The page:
We do ship overseas! To place your order, you will be required to read this information, which contains details about international shipping and customs fees you may incur when ordering outside the U.S. (If you are overseas, the shipping cost charged by Posie does not include any further charges you may incur when importing goods.) To see the shipping-only costs for your order and location, just place the items in your cart and choose your location (or enter your zip code, if you are in the U.S.) and it will tell you how much the shipping is. As usual, I have a sincere request: Please check on and update your shipping address correctly in your Paypal preferences so that there is no confusion when we go to ship. If you do need to add things to your order or change your address after you've placed the order, just email me and we'll figure it out, no worries! I just like to remind people of this ahead of time, because it's a bit easier.

Thank you, as always, for your enthusiasm for and interest in my work and in these kits. I will keep making these as long as there is interest, so if you miss out this time, more will be coming.

If you have any questions, leave them in the comments and I will get back to you here. Thank you!

Apple Time

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A morning spent apple picking with school friends. Cool and clear weather, and what a joy to breathe fresh air out in the country. I've been cleaning and organizing the house like crazy this past week. My to-do list once school started was ridiculously long. Big projects and small projects and I am knocking them off the list. First up, go through the sand-dune of toys piled in the living-room corner. We don't have a dedicated play room or even a play space in this house. The living-room corner is where most of the toys live. Slowly but surely, toys have turned into puzzles and games. These are easier to put away and make me happy. I've never been one for a ton of toys. She seems to play harder with things like bottle caps, dead flowers, and tape, for better or worse, than any of her fancy toys. Nevertheless, she had a pile, including things like the giant blow-up hammer that said "I'm the Princess" (won at the fair) that slid down the pile of toys every time I tried to "put it away" (as if) and the two large mechanical arm-and-hands that basically made me insane in about seven different ways and now those have been re-homed, as they say, and this is not bad (for me; sorry in advance to whoever gets these). Andy and I also went through all of the books that were piling up so monstrously that they were lying horizontally in the entertainment center, threatening to come slithering out every time someone opened the cabinet door. It took an entire afternoon to enter every single ISBN number into the Powell's web site to see if they wanted to buy any of them, which they did, but only one-quarter of them. Three giant plastic boxes of books that we've had for ages went to Goodwill. I was astounded at how much had fit in the entertainment center without it collapsing into smithereens. And who says Ikea furniture sucks! NOT ME!!!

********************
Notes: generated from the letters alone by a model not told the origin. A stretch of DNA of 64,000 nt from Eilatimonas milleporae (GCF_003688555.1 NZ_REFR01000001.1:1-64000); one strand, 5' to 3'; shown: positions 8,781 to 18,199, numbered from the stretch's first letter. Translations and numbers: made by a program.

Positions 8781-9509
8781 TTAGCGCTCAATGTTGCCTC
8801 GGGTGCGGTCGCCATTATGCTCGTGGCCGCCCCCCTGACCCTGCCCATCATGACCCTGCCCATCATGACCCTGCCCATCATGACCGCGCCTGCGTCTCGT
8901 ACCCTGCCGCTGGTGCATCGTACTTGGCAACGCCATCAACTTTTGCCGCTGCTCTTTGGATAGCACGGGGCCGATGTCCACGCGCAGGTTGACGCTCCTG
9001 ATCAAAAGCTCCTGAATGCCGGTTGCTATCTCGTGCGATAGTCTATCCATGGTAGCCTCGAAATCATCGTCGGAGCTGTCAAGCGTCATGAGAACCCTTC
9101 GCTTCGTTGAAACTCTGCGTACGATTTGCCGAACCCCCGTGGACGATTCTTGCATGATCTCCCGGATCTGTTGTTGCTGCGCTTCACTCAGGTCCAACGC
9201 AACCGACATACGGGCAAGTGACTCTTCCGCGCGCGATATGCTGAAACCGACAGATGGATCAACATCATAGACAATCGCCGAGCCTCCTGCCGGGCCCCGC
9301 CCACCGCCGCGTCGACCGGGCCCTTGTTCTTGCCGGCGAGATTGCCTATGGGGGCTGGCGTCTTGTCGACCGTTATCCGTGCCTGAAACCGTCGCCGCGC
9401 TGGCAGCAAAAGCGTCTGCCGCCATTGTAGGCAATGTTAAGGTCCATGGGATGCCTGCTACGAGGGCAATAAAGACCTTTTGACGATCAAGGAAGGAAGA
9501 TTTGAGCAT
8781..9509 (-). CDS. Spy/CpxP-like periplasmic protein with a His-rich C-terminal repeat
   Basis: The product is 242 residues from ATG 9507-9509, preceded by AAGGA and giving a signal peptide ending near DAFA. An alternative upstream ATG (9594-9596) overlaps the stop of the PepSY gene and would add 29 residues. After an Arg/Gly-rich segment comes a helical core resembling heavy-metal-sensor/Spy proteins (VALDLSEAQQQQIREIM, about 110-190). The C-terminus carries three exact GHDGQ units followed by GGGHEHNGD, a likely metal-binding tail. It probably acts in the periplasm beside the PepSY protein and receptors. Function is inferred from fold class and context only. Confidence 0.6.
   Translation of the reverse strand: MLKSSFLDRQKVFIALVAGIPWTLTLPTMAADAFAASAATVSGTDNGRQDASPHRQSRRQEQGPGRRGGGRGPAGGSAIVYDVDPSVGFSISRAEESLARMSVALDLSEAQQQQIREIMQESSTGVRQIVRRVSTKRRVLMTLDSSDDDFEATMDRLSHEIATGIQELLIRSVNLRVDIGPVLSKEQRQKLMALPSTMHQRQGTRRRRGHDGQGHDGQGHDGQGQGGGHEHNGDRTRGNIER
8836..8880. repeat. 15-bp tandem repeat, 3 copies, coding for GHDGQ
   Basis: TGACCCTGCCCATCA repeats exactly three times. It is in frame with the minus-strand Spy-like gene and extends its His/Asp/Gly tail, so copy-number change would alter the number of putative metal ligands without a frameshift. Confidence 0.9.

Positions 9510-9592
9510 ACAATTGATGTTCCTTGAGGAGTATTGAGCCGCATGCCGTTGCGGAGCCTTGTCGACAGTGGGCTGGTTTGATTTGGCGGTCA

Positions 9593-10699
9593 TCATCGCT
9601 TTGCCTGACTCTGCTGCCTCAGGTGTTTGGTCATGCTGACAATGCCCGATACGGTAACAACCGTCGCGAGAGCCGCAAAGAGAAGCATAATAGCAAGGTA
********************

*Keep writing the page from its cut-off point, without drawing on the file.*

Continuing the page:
Next up was the linen cabinet, and everything came out of that, and that was just your basic insanity. Zero rhyme or reason, causing steam to literally come shooting out of my ears every time it was time to change the sheets. Madness. We also have approximately fifty pillowcases, and it appears that zero of them match. So everything came out and went into the laundry, and I did two giant loads on Sunday with lavender detergent until everything was freshly clean and smelling sweet. I refolded everything and reorganized the whole thing and put the sheets that corresponded with the beds they go on in the trunks at the end of those beds. Now I'm anxiously waiting for the lavender and cedar chips and sachet bags I ordered to get here and then I will have my own Private Moment of complete and utter satisfaction when I fill them and hang them in the cabinet and trunks.